Adam Young (Owl City) recently set some music to a John Piper sermon. Pretty cool.
Why New Churches Should Sing New Songs
A B C D E F G H I J K LMNOP . . .You’re singing along, aren’t you? This catchy melody was responsible for teaching you one of the most foundational facts you ever learned. That’s the way music works. It teaches. It forms us. We don’t need scientific studies to know that music and melody fuses truth into our memories and intellects. We can all observe how melody infuses meaning, emotions, affections, and experiences into words. It takes lyrics to new heights and depths that they couldn’t go on their own.
My heart used to be a very sick heart. I was a Christian, but I had set aside the gospel as something that was just for getting me into the kingdom. I set my heart on other things at the expense of cherishing Christ: becoming a “godly” wife and woman, being content in domesticity and doing it well, offering unparalleled hospitality, keeping my children as far away from worldliness as possible, homeschooling because it was the only truly “godly” way of educating children, healthy whole food eating because that meant I was in line with a more “biblical” agrarian type of living, and on and on… you get the picture. I had “gospel amnesia,” big time.
Kingdom Focused Prayer
Henry was an ornery agnostic. His wife, Eunice, was a devout Christian. They lived in a farming community, where a yearlong drought was devastating the local economy. At the request of many of the farmers, the pastor of a local church called the community together to pray for rain. As Eunice was leaving to go to the church, Henry challenged, “Do you really believe that it will rain if you ask for it?”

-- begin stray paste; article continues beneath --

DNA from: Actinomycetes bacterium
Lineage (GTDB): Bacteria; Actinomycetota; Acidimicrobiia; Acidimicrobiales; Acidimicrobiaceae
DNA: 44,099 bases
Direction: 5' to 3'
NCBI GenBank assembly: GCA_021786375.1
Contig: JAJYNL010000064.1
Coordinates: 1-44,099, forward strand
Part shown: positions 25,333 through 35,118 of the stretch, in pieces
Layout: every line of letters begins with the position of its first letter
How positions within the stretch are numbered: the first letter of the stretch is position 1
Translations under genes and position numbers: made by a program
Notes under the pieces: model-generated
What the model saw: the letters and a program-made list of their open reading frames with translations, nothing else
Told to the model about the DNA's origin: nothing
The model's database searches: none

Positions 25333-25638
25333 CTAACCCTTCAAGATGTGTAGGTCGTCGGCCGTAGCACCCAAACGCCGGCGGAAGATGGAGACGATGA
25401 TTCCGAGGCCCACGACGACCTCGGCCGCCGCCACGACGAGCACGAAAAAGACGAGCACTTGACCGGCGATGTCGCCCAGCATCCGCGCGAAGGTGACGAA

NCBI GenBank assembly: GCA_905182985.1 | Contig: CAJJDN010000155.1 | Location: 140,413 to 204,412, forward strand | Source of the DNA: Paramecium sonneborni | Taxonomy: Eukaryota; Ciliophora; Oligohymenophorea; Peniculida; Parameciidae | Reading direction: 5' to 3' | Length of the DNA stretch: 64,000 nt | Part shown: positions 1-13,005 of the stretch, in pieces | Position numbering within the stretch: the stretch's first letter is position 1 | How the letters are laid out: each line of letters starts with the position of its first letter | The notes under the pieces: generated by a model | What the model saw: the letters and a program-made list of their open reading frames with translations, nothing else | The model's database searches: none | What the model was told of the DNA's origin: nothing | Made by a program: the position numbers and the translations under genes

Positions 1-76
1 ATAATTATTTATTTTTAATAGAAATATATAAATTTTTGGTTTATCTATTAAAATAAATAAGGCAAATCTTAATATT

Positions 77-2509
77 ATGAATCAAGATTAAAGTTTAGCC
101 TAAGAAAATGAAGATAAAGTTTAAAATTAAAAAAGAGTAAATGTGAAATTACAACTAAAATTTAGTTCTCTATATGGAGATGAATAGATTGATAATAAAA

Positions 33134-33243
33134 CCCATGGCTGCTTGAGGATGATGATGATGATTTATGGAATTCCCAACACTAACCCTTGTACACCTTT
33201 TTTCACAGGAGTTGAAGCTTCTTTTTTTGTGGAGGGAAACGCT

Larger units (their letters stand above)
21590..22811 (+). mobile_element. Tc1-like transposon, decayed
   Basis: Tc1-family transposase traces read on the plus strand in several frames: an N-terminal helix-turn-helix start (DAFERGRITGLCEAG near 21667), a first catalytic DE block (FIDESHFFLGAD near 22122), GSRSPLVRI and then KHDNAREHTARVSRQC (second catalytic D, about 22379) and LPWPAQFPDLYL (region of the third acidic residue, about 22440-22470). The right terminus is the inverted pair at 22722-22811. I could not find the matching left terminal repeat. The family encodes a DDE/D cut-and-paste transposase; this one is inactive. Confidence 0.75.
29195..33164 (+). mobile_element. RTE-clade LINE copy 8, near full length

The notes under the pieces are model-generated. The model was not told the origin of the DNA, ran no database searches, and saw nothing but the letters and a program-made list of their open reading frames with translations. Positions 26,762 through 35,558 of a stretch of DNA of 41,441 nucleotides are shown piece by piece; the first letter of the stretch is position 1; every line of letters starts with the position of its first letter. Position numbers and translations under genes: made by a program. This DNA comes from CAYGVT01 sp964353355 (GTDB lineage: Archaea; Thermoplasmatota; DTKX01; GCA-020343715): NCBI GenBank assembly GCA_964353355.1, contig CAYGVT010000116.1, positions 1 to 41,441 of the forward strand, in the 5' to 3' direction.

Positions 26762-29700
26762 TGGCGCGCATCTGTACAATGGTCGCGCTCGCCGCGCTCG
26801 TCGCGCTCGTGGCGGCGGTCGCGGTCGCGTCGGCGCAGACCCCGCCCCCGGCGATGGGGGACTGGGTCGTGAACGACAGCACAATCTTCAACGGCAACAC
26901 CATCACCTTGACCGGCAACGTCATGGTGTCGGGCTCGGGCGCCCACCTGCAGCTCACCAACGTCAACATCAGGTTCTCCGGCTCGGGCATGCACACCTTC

A Generational Shift in Christian Philosophy
I’ve noticed a different sensibility amongst Christian philosophers of my generation–we who are heirs to some of the path-breakers like Plantinga and Wolterstorff and Mavrodes and others.
Christian Values Cannot Save Anyone
A recent letter to columnist Carolyn Hax of The Washington Post seemed straightforward enough. “I am a stay-at-home mother of four who has tried to raise my family under the same strong Christian values that I grew up with,” the woman writes. “Therefore I was shocked when my oldest daughter, ‘Emily,’ suddenly announced she had ‘given up believing in God’ and decided to ‘come out’ as an atheist.”
Is There Room For Christians in the Middle East?
Is there a future for Christians — indeed for any minority — in this new Middle East? What role will religion play, especially Islam, in governing these peoples? And, is Islam compatible with the so-called democratic aspirations expressed by the reformers leading the ‘Arab Spring?’ . . . The Middle East’s Christians have been on the move since the apostles left Jerusalem after Pentecost. Whether hiding from persecution by Jewish leaders, Roman emperors, Persian forces, Byzantine bishops or Ottoman generals, the region’s Christians have demonstrated agility and a tremendous will to survive.